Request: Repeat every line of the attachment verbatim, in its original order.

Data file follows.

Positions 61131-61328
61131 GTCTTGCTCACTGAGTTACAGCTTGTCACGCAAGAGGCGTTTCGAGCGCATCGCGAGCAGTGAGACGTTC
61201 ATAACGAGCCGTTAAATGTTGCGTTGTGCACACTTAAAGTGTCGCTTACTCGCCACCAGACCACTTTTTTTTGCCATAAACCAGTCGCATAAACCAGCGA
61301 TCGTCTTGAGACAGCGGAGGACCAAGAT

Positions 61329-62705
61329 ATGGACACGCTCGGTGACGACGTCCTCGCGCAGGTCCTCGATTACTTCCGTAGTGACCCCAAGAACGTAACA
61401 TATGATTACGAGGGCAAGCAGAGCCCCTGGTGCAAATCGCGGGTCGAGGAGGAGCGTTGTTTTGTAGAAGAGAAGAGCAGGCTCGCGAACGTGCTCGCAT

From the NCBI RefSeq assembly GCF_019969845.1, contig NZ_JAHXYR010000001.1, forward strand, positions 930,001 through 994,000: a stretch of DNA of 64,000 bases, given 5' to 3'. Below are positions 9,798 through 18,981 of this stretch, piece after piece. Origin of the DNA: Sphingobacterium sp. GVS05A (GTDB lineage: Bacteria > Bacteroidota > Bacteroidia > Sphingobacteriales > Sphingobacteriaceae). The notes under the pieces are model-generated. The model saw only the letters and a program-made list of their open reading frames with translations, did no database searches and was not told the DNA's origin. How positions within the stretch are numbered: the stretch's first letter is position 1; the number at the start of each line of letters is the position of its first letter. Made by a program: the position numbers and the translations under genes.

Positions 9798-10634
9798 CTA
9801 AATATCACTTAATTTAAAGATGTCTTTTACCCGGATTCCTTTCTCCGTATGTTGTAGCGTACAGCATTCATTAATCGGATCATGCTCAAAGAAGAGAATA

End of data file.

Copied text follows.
Positions 61131-61328
61131 GTCTTGCTCACTGAGTTACAGCTTGTCACGCAAGAGGCGTTTCGAGCGCATCGCGAGCAGTGAGACGTTC
61201 ATAACGAGCCGTTAAATGTTGCGTTGTGCACACTTAAAGTGTCGCTTACTCGCCACCAGACCACTTTTTTTTGCCATAAACCAGTCGCATAAACCAGCGA
61301 TCGTCTTGAGACAGCGGAGGACCAAGAT

Positions 61329-62705
61329 ATGGACACGCTCGGTGACGACGTCCTCGCGCAGGTCCTCGATTACTTCCGTAGTGACCCCAAGAACGTAACA
61401 TATGATTACGAGGGCAAGCAGAGCCCCTGGTGCAAATCGCGGGTCGAGGAGGAGCGTTGTTTTGTAGAAGAGAAGAGCAGGCTCGCGAACGTGCTCGCAT

From the NCBI RefSeq assembly GCF_019969845.1, contig NZ_JAHXYR010000001.1, forward strand, positions 930,001 through 994,000: a stretch of DNA of 64,000 bases, given 5' to 3'. Below are positions 9,798 through 18,981 of this stretch, piece after piece. Origin of the DNA: Sphingobacterium sp. GVS05A (GTDB lineage: Bacteria > Bacteroidota > Bacteroidia > Sphingobacteriales > Sphingobacteriaceae). The notes under the pieces are model-generated. The model saw only the letters and a program-made list of their open reading frames with translations, did no database searches and was not told the DNA's origin. How positions within the stretch are numbered: the stretch's first letter is position 1; the number at the start of each line of letters is the position of its first letter. Made by a program: the position numbers and the translations under genes.

Positions 9798-10634
9798 CTA
9801 AATATCACTTAATTTAAAGATGTCTTTTACCCGGATTCCTTTCTCCGTATGTTGTAGCGTACAGCATTCATTAATCGGATCATGCTCAAAGAAGAGAATA